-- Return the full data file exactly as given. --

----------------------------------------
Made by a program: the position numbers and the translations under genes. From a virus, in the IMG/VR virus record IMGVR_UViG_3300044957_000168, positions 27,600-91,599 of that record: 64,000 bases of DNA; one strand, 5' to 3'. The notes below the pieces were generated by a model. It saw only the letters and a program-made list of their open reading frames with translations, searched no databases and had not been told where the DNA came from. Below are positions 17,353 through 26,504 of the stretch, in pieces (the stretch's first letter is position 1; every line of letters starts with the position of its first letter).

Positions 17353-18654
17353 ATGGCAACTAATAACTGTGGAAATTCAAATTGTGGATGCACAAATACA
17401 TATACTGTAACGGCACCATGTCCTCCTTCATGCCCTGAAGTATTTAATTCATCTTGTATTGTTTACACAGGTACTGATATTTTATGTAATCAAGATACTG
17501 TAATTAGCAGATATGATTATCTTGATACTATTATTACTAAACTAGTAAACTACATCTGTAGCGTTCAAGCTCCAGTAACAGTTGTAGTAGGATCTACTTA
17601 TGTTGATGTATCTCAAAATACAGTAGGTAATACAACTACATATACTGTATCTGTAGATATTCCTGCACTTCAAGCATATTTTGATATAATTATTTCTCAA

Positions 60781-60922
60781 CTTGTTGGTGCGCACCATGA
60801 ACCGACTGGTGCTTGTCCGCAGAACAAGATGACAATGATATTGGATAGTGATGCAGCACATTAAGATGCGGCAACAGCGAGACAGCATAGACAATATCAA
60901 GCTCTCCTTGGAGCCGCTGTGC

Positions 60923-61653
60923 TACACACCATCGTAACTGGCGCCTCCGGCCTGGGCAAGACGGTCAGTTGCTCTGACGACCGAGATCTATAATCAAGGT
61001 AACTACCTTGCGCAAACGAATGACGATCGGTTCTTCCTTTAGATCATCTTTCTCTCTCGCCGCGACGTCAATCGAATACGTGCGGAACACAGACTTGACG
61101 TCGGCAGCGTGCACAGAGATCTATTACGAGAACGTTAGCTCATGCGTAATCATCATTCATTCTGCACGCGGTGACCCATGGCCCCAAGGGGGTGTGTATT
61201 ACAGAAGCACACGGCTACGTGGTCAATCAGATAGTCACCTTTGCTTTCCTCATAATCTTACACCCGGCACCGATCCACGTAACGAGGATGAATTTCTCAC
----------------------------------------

Made by a program: the position numbers and the translations under genes. From a virus, in the IMG/VR virus record IMGVR_UViG_3300044957_000168, positions 27,600-91,599 of that record: 64,000 bases of DNA; one strand, 5' to 3'. The notes below the pieces were generated by a model. It saw only the letters and a program-made list of their open reading frames with translations, searched no databases and had not been told where the DNA came from. Below are positions 17,353 through 26,504 of the stretch, in pieces (the stretch's first letter is position 1; every line of letters starts with the position of its first letter).

Positions 17353-18654
17353 ATGGCAACTAATAACTGTGGAAATTCAAATTGTGGATGCACAAATACA
17401 TATACTGTAACGGCACCATGTCCTCCTTCATGCCCTGAAGTATTTAATTCATCTTGTATTGTTTACACAGGTACTGATATTTTATGTAATCAAGATACTG
17501 TAATTAGCAGATATGATTATCTTGATACTATTATTACTAAACTAGTAAACTACATCTGTAGCGTTCAAGCTCCAGTAACAGTTGTAGTAGGATCTACTTA
17601 TGTTGATGTATCTCAAAATACAGTAGGTAATACAACTACATATACTGTATCTGTAGATATTCCTGCACTTCAAGCATATTTTGATATAATTATTTCTCAA

Positions 60781-60922
60781 CTTGTTGGTGCGCACCATGA
60801 ACCGACTGGTGCTTGTCCGCAGAACAAGATGACAATGATATTGGATAGTGATGCAGCACATTAAGATGCGGCAACAGCGAGACAGCATAGACAATATCAA
60901 GCTCTCCTTGGAGCCGCTGTGC

Positions 60923-61653
60923 TACACACCATCGTAACTGGCGCCTCCGGCCTGGGCAAGACGGTCAGTTGCTCTGACGACCGAGATCTATAATCAAGGT
61001 AACTACCTTGCGCAAACGAATGACGATCGGTTCTTCCTTTAGATCATCTTTCTCTCTCGCCGCGACGTCAATCGAATACGTGCGGAACACAGACTTGACG
61101 TCGGCAGCGTGCACAGAGATCTATTACGAGAACGTTAGCTCATGCGTAATCATCATTCATTCTGCACGCGGTGACCCATGGCCCCAAGGGGGTGTGTATT
61201 ACAGAAGCACACGGCTACGTGGTCAATCAGATAGTCACCTTTGCTTTCCTCATAATCTTACACCCGGCACCGATCCACGTAACGAGGATGAATTTCTCAC